Life, Liberty and the Pursuit of Tiny Houses

I was reading this morning Psalm 37:23-24.  The Lord makes firm the steps of the one who delights in him; though he may stumble, he will not fall, for the Lord upholds him with his hand.  Craig Denison states in his devotional, First 15, that there is no greater pursuit than simply delighting in the Lord.  When we do this our lives become incredibly simple.  It’s in the mixing of God and the world that our hearts become confused.

glamper-tiny-house-camper-4I have been reading quite a few articles about tiny houses lately.  You know, trailers for those who prefer to be referred to as tiny house recyclables as opposed to trailer trash.  Sorry that seemed funny in my head, since I am from Bossier City, Louisiana (a.k.a. trailer park world headquarters).  I am mesmerized by this tiny house movement.  I always loved building forts and tree houses, and tiny houses are like the adult version.  Plus, I can relate with the desire to simplify and committing to live in 200 square feet definitely forces some level of simplification.  But to live simply for the sake of living simply makes simple living an idol.  It then becomes more elusive than ever.

It has been said by everyone from Calvin to Keller that our hearts are idol factories.  We can see this manifest itself in a new book, movement, Pinterest page, Facebook post, blog post, etc.  We chase down the symptoms of what we are feeling instead of addressing the root cause and we live a life of swatting flies.  We set out to quash every little nuisance in our lives. Then, because we are Americans, we create a website about it, followed by a cable TV show, which then starts a movement among the millions of people who are trying desperately to figure out why their lives suck.

The fact is, my heart is often confused because I worship God and. . . my family, my work, my stuff, my desire for less stuff, my desire for life in the mountains, my need for autonomy and any other idol I can create.  The older I get, the more I realize how little I actually control.  The more flies I swat, the more flies I find.  Trying to delight in the Lord and trying to control my life seems to de-light my life, so to speak.  As my life becomes cloudier, I become frustrated and cry out to God for help way more than I find myself delighting in Him.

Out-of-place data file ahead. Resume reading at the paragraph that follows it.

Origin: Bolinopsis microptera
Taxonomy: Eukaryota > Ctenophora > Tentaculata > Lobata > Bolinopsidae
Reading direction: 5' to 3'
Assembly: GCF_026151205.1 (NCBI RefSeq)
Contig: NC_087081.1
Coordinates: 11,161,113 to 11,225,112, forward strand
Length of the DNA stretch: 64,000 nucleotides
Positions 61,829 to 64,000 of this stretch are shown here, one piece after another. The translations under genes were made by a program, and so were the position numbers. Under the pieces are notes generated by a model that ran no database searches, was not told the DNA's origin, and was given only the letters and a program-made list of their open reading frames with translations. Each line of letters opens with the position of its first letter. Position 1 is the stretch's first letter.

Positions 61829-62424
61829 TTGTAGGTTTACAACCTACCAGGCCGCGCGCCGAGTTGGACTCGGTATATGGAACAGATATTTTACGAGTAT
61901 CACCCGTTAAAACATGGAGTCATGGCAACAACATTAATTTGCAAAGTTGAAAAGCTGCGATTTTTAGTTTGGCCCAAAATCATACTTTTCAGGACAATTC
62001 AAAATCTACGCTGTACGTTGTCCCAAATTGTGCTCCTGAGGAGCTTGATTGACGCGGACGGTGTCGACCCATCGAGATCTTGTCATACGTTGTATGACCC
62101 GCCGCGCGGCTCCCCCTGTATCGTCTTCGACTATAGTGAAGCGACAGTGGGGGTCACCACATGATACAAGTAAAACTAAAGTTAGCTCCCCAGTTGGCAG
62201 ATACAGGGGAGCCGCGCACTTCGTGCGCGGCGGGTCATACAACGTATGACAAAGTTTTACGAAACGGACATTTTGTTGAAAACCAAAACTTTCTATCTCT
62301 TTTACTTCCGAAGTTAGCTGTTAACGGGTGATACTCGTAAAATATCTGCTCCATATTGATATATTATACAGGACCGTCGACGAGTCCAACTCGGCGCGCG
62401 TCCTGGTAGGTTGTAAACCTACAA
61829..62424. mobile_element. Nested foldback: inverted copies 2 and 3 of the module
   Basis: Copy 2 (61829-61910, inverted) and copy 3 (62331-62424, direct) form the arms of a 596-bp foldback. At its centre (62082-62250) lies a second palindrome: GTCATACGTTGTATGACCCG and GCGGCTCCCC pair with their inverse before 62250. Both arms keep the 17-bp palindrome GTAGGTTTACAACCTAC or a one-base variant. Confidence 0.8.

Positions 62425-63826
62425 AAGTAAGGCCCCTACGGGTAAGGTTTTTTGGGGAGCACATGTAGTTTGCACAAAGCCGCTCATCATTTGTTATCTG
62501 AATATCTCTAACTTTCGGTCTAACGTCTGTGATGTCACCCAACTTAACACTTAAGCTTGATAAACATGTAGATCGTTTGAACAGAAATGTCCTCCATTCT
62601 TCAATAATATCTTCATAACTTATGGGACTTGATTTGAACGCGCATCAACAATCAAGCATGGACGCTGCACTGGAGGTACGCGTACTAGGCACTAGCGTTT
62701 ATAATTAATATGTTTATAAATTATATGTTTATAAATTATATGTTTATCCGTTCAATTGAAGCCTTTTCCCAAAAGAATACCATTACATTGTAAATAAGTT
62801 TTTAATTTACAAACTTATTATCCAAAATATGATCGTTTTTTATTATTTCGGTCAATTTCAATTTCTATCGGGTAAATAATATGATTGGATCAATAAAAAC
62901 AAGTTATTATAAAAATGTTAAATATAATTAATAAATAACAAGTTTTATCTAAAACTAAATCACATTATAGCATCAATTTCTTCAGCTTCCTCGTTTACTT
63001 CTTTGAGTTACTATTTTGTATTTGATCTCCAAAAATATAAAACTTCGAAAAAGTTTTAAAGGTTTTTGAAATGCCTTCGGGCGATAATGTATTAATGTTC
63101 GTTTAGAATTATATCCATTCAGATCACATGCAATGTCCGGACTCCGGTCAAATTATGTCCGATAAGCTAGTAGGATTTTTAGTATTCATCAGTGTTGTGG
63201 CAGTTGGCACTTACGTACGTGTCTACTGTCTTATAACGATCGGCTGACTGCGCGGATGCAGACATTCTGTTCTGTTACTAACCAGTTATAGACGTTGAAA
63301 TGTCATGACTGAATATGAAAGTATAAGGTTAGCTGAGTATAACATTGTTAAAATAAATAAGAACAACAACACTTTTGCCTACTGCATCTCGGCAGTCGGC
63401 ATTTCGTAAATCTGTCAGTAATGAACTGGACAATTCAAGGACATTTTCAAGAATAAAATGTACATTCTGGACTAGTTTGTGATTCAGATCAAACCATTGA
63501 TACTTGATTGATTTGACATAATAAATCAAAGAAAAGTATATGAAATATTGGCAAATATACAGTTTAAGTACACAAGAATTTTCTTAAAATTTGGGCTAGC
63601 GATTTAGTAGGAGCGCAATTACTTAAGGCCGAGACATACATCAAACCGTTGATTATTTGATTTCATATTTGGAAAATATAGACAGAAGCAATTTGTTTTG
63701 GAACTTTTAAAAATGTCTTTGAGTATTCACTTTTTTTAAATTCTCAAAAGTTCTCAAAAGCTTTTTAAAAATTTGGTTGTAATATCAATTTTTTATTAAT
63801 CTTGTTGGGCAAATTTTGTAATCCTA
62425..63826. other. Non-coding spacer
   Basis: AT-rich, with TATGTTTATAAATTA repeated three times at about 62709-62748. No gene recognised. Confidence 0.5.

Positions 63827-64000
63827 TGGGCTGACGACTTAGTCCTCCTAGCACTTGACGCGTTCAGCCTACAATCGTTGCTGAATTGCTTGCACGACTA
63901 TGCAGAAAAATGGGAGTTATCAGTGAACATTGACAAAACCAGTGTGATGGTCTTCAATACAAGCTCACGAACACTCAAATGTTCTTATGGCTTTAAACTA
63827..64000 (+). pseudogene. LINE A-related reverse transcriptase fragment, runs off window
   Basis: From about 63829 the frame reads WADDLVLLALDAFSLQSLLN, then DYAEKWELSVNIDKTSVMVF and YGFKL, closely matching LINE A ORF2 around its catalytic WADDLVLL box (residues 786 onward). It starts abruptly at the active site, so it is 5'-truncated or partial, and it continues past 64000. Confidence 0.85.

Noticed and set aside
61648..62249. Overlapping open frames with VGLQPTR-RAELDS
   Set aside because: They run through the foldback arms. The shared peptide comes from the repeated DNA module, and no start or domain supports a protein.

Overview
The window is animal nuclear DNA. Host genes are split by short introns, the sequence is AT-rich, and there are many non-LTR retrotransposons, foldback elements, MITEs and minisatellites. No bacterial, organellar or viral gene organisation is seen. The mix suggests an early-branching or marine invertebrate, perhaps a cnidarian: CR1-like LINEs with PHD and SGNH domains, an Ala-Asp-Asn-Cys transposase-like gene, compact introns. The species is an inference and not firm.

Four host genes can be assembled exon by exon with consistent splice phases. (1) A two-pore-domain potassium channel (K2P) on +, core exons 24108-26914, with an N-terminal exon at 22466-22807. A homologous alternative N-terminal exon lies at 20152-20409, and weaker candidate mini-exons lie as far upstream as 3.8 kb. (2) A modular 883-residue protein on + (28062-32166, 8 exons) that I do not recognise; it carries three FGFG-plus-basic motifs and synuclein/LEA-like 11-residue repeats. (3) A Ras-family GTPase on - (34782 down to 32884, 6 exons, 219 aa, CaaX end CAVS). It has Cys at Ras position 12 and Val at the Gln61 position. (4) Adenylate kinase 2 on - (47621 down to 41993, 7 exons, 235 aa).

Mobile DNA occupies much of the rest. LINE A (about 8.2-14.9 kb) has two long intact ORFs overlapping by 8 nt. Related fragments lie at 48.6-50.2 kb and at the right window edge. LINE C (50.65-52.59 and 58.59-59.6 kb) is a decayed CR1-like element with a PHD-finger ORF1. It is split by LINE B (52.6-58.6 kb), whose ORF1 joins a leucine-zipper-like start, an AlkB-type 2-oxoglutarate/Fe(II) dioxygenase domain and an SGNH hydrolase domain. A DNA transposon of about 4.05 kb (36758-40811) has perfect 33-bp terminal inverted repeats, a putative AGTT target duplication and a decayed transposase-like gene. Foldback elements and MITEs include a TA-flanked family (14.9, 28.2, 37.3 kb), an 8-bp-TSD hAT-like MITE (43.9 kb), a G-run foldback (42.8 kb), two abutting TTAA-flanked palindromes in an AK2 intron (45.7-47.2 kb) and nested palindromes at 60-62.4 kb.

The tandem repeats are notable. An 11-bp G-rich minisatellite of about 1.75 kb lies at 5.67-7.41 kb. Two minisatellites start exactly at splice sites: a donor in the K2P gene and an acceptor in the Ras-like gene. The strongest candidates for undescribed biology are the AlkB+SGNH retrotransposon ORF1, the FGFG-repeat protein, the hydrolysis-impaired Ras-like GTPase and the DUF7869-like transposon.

“Simple, not easy” is a phrase I find myself saying often.  This is what I want of my life.  A life of faith is simple really:  Matthew 6:33, Seek first the Kingdom of God and His righteousness and all these things will be added unto to you as well.  Simple, but not easy.

Pursuing simplicity is a form of pursuing happiness, because if we are pursuing simplicity we believe it will make us happy.  I believe our forefathers established the modern mental health profession in America when they endowed us with the right to pursue happiness.  Happiness, like simplicity is ever so elusive in our modern “me first” culture.  We inherently know that we will never be happy if our own well-being is our pursuit.  Happiness is a by-product of pursuing the well-being of others, yet we continue to pursue our own happiness with every Amazon Prime purchase that is sure to help us simplify our lives.

Pursuing simplicity is a rather complex endeavor if we start from the outside in.  We have to individually unshackle ourselves from every item and system we have spent our lifetimes acquiring and building.  Simplicity will come not when we pursue it as an end, but when we pursue God and delight in him.  Then the shackles will likely begin to fall off as those complexities of life become less and less important.  So practically how do we learn to “delight” in the Lord.  One of my favorite quotes is by Walter Brueggemann, “Faith on its way to maturity moves from duty to delight”.   So we start by fulfilling the duties of faith by loving God with all our hearts and loving others as ourselves.  We do this by acting out our love in service for God and others.  This will lead us to delight in the Lord, which will make so many other “important” things in our lives less important.  We will begin to naturally simplify our strongholds.  Then, if we want to move into a tiny house, it will be because it is cool and not because we hope it will be the holy grail in our quest for simplistic bliss.

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